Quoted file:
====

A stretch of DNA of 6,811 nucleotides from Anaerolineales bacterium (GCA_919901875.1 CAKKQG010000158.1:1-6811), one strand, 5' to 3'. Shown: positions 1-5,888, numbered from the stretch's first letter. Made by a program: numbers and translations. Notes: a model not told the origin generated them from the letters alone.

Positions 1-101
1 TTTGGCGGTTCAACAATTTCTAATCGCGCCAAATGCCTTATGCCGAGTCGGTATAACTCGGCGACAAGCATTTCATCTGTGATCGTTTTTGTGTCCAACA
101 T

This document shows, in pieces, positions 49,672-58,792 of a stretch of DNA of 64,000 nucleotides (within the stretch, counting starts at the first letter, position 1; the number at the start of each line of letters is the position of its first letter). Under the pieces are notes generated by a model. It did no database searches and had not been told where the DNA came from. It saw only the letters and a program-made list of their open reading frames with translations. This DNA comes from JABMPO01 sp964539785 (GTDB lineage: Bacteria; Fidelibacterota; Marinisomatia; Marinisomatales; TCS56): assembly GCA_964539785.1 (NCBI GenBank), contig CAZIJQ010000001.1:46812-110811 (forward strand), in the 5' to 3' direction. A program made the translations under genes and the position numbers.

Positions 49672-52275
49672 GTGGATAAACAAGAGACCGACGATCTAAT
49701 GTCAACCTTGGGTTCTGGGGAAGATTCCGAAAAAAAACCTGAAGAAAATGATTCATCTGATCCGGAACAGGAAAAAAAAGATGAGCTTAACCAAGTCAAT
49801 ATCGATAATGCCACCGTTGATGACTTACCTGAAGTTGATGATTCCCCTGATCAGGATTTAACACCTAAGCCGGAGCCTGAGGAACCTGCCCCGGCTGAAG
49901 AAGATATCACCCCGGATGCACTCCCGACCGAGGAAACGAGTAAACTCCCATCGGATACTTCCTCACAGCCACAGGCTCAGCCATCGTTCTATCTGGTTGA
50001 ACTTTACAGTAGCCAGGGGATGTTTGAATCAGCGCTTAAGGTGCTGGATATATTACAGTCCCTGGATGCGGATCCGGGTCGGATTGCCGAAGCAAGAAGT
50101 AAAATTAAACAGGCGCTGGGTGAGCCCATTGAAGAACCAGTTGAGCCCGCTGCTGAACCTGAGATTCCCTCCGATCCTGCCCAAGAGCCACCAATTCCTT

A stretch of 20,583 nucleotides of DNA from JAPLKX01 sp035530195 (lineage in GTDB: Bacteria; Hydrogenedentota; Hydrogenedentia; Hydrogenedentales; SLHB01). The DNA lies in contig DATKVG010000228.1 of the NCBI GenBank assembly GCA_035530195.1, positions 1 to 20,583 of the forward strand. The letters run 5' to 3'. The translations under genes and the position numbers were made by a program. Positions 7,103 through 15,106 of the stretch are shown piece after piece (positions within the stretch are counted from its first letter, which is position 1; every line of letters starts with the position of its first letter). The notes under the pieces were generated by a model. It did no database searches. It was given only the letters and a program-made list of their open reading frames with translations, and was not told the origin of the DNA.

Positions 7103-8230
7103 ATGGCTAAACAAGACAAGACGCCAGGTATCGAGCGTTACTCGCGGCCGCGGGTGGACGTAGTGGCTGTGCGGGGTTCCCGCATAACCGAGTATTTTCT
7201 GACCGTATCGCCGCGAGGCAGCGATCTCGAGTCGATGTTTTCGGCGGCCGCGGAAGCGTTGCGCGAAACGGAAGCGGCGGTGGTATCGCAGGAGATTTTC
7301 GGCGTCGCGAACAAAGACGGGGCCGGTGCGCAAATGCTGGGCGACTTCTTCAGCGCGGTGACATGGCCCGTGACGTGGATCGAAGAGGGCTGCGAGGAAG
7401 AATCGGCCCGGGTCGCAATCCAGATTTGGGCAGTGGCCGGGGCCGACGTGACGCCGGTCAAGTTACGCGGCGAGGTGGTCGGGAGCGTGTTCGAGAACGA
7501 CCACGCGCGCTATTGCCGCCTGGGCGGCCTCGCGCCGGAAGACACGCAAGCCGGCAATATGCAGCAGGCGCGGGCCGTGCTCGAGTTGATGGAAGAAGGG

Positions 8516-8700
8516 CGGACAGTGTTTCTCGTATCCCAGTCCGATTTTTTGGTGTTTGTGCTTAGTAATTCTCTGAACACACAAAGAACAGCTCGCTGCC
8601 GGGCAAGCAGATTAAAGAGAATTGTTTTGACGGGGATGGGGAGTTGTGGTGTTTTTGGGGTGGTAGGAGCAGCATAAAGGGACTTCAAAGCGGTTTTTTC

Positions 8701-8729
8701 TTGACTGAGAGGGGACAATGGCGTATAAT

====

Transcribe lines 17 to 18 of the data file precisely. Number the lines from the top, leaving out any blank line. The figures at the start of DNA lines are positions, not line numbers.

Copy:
7301 GGCGTCGCGAACAAAGACGGGGCCGGTGCGCAAATGCTGGGCGACTTCTTCAGCGCGGTGACATGGCCCGTGACGTGGATCGAAGAGGGCTGCGAGGAAG
7401 AATCGGCCCGGGTCGCAATCCAGATTTGGGCAGTGGCCGGGGCCGACGTGACGCCGGTCAAGTTACGCGGCGAGGTGGTCGGGAGCGTGTTCGAGAACGA